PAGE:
My Lords, as many of the problems of the last three years were caused by a less than constructive relationship between Government and Parliament, will my noble friend discuss with the Prime Minister the establishment of a Joint Committee of both Houses on global Britain?
I thank my noble friend for his comment. Things can be considered, but we have an excellent Select Committee system, with excellent EU committees, the Constitution Committee and others which I think all noble Lords will agree did a fantastic job on scrutinising and holding the Government to account during the last phase of our discussions with the EU. I have no doubt that they will continue to do so going forward. We will listen to their advice and reports very carefully.
My Lords, in a speech this morning the Prime Minister said that a free trade agreement should be
“governed by science and not by mumbo-jumbo”.
In the spirit of good science, the precautionary principle is critical to preventing environmental harm and maintaining food safety. Will the Minister guarantee that this precautionary principle will be at the centre of any free trade agreement, as it is at the centre of the EU’s negotiating position? Also, drawing on the contribution of the noble Lord, Lord Newby, on the COP talks, will she acknowledge that this is not something that happens at the end of the year but a full 12-month process on which we are already behind, having to start again with the new president?
As I have said, we have a clear timetable for negotiations going forward and look forward to them beginning. We remain committed to world-class environmental, product and labour standards. Our reputation for quality, safety and performance is what drives demand for UK goods. We have absolutely no intention of harming this reputation in pursuit of any trade deal.
Would the Minister go a little further in answering the question of the noble Lord, Lord Wood? I too was struck that the Commission mandate shows that there is very real concern over there that we may be about to abrogate the European Convention on Human Rights. Can she confirm that we have no intention of doing so?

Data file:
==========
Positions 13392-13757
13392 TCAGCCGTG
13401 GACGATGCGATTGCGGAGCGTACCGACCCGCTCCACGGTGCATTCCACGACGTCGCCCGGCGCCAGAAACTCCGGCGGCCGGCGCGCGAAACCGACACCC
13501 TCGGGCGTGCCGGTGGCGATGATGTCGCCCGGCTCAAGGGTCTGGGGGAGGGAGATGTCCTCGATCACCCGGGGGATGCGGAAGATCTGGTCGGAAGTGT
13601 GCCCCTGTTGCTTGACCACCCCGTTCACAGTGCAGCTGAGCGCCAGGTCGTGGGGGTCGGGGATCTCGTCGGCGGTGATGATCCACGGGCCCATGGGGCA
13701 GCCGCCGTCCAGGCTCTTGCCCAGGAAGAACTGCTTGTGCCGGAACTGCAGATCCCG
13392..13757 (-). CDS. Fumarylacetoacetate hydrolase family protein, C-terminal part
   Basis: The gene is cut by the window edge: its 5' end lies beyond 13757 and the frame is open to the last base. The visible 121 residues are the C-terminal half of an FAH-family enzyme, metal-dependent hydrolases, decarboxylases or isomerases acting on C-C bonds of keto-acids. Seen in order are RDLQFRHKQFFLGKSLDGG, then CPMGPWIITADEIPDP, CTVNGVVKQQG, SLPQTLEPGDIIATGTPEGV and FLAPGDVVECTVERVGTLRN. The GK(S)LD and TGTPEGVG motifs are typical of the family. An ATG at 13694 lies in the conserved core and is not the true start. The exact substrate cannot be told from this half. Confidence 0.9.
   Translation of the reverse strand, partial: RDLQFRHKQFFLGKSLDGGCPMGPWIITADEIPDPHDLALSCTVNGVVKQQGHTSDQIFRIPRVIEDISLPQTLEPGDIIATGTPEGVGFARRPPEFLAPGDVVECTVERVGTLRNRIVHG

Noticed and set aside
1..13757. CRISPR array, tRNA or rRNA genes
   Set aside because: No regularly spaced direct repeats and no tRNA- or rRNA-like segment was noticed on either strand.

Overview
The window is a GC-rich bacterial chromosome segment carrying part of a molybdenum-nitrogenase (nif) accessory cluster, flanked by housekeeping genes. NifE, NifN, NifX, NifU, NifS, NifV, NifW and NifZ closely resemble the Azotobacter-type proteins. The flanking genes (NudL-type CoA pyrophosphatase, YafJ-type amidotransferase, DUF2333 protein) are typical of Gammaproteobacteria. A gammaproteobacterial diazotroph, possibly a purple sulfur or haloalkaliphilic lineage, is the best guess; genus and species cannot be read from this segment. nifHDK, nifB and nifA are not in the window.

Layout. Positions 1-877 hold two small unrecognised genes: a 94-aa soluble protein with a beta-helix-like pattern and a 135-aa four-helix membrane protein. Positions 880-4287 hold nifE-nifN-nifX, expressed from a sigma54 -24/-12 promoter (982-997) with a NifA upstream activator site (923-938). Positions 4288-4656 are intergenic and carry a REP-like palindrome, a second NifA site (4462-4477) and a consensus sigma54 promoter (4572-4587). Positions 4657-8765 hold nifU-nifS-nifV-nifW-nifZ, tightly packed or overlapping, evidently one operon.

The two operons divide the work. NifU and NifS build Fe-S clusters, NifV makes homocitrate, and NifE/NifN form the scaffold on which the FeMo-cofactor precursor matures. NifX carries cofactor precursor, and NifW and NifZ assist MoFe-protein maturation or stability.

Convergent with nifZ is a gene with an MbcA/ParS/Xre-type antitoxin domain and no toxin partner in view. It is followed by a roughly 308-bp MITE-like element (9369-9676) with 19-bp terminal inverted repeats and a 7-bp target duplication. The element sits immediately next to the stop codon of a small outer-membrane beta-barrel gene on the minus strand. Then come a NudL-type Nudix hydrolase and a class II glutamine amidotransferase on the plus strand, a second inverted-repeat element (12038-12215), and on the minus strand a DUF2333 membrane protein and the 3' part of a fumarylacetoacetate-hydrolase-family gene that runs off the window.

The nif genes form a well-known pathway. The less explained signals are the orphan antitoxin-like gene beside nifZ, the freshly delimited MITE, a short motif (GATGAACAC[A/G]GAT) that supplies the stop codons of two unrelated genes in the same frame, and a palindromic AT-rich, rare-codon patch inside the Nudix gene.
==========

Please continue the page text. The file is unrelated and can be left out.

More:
My Lords, will my noble friend reassure those noble Lords who seem to think that a customs union arrangement would be superior to the free trade agreement that we seek because it would avoid, among other things, the need for customs declarations, that this is not a view shared by most other countries, including the main partners of the European Union? Switzerland does not seek a customs union; its traders have to fill in customs declarations. Norway and the other EFTA members do not seek a customs union; they have to fill in customs declarations. Canada and Mexico do not seek a customs union with America; they have to fill in customs declarations. Why are they all assumed to be wrong and self-harming when we are not?
I thank my noble friend for his observations. As I have said, in parallel with the negotiations we will be having with the EU, we intend to launch negotiations with other global partners so that we can end up having strong, positive trade deals with the EU and across the globe and make sure that we continue to play a role as the global Britain we all know we are.
My Lords, I am very worried about chickens in global Britain. I understand that, under global Britain, I might have to be offered chickens that have been washed in chlorine. I have been washing my kids—or at least allowing them to swim—in chlorine for years. Does this mean that I have been mistreating my children or that I might have to cook the chicken before I eat it?